Coping with lockdown as an alcoholic: Mother who hit rock bottom after losing her home and almost dying on a bender claims social isolation ‘drives people to drink’ – and credits online recovery meetings for staying sober
- Angie Wilkinson, from Yorkshire, hasn’t touched a drop for nearly 16 years
- Was admitted to intensive care and put on ventilator after overdosing on drink
- Attended first meeting after hospital stint and began journey of recovery
- Suspects she’d be drinking again in lockdown if not for her recovery programme
- Fellow alcoholic Adam Deering lost business deal worth millions due to drinking
- Nearly eight years sober and admits trying to get clean right now would be ‘hard’
- Here’s how to help people impacted by Covid-19
With Britons across the country struggling with feelings of isolation and frustration at being stuck indoors, those who are fighting to stay sober have an even bigger battle on their hands.
Support group Alcoholics Anonymous has reported a rise of 22 per cent to its helplines since the coronavirus outbreak, and a 31 per cent spike in calls to its ‘chat now’ service.
With regular face-to-face meetings an impossibility, online gatherings are proving crucial for ex-drinkers as they battle to support each other and resist temptation.
Here, two former alcoholics in recovery programmes tell FEMAIL what it’s like to stay away from booze after hitting rock bottom – and offer words of hope to others who may be facing drink problems while coping with the Covid-19 restrictions.
Mother-of-two Angie Wilkinson, from Yorkshire, lost her home, her family and the will to live as a result of drink and drugs and an abusive ex-partner
Mother-of-two Angie Wilkinson hit rock rock bottom when she lost her home, her family and the will to live because of drink and drugs and an abusive ex-partner
She admitted she is struggling with the isolation of lockdown, and said if she hadn’t been in a recovery programme for the past 16 years, she suspects she would be drinking again.
‘Contact is so important for a recovering alcoholic,’ she said. ‘When I first joined a recovery group, I didn’t know what an alcoholic was. I didn’t know if I was or not.
‘I just thought I drank because of the situation I was in. It’s situations like this lockdown and everything that comes with it that can drive people to drink.’
Angie credited staying in contact with friends on FaceTime and attending recovery meetings on Zoom with keeping her on the right path.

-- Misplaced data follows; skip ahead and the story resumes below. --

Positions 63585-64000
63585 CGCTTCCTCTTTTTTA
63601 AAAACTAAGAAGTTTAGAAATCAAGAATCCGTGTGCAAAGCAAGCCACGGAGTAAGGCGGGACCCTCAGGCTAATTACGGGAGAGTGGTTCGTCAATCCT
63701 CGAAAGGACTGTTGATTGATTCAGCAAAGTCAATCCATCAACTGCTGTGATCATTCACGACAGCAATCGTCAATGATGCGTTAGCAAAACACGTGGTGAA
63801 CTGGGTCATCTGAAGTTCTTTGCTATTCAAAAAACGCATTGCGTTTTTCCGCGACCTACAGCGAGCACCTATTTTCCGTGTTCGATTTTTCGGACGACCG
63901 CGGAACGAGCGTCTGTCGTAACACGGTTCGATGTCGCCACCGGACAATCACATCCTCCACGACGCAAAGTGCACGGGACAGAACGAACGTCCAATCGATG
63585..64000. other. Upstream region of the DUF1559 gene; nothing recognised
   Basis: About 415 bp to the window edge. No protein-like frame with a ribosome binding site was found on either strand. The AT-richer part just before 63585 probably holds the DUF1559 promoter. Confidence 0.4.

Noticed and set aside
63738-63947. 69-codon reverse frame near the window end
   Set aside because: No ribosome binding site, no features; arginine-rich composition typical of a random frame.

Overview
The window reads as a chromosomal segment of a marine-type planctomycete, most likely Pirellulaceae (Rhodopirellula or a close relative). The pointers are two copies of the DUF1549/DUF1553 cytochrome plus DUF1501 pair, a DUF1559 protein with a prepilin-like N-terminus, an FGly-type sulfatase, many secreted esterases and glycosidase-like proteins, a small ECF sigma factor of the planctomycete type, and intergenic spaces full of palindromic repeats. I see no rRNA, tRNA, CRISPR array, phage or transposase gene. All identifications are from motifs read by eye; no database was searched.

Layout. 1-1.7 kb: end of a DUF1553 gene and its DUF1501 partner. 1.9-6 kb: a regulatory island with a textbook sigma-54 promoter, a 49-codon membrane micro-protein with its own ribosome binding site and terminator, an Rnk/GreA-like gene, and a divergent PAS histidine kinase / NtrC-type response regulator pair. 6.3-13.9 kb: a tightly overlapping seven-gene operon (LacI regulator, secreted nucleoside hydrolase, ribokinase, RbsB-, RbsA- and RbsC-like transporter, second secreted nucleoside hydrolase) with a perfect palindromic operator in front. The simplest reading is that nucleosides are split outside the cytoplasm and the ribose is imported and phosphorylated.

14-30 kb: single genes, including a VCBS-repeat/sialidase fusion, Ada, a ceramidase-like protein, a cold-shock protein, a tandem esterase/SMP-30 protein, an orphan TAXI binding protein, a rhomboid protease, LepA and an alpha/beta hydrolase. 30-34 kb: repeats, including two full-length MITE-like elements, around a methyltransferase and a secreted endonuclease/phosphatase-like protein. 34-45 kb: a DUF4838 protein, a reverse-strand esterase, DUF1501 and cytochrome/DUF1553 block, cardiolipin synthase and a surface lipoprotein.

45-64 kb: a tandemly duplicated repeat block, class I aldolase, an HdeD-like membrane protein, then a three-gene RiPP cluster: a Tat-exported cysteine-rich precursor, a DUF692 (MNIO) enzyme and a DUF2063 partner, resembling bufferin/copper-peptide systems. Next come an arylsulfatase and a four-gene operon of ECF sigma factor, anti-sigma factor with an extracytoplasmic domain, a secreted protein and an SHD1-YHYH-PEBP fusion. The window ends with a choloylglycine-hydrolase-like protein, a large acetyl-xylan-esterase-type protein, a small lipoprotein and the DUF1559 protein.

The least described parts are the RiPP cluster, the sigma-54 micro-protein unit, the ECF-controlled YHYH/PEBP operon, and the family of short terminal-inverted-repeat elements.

After ending up in intensive care after overdosing on drink and drugs aged 33, Angie attended her first meeting.
After ending up in intensive care after overdosing on drink and drugs aged 33, Angie (pictured age 28 during her addiction) attended her first meeting
She told FEMAIL: ‘A family friend took me from the hospital. I had been on a ventilator for four days because I couldn’t breathe. I’d nearly died and they brought me back.
‘I’ve had many rock bottoms. I’ve been in refuge shelters and suffered abusive relationships.
‘The family friend had been in recovery for four years, but he’d never said anything about the drink.
‘He simply said, “Do you want to come to a meeting?” At that time I had nothing left, I’d lost everything, and I thought, well yeah. I’d have done anything to help myself get out of the situation I was in.
Angie told how she has had ‘many rock bottoms’, adding: ‘I’ve been in refuge shelters and suffered abusive relationships’
‘I went not thinking I was an alcoholic. I had to decide that. It was going to a meeting and listening to other people talk that did it. This woman shared about binge drinking and I related to her.’
Angie recalled later going to an empty church in Yorkshire and sitting there in silence, feeling her emotions welling up inside.
‘I just said, “If there’s a God, can you help me?” And I really meant that. I had no faith, no religion. But I just said, “If there is a God then I really need your help.” And I believe right from that point a higher power helped me.
‘I went back, got my caravan and moved to Scarborough and then I started going to recovery meetings and working through stuff.
‘Recovery is such a journey and in the beginning you have to be in pain. You have to be in pain in order to change.’
Angie, pictured as a young mum, recalled going to an empty church in Yorkshire after her first meeting and sitting there in silence, feeling her emotions welling up inside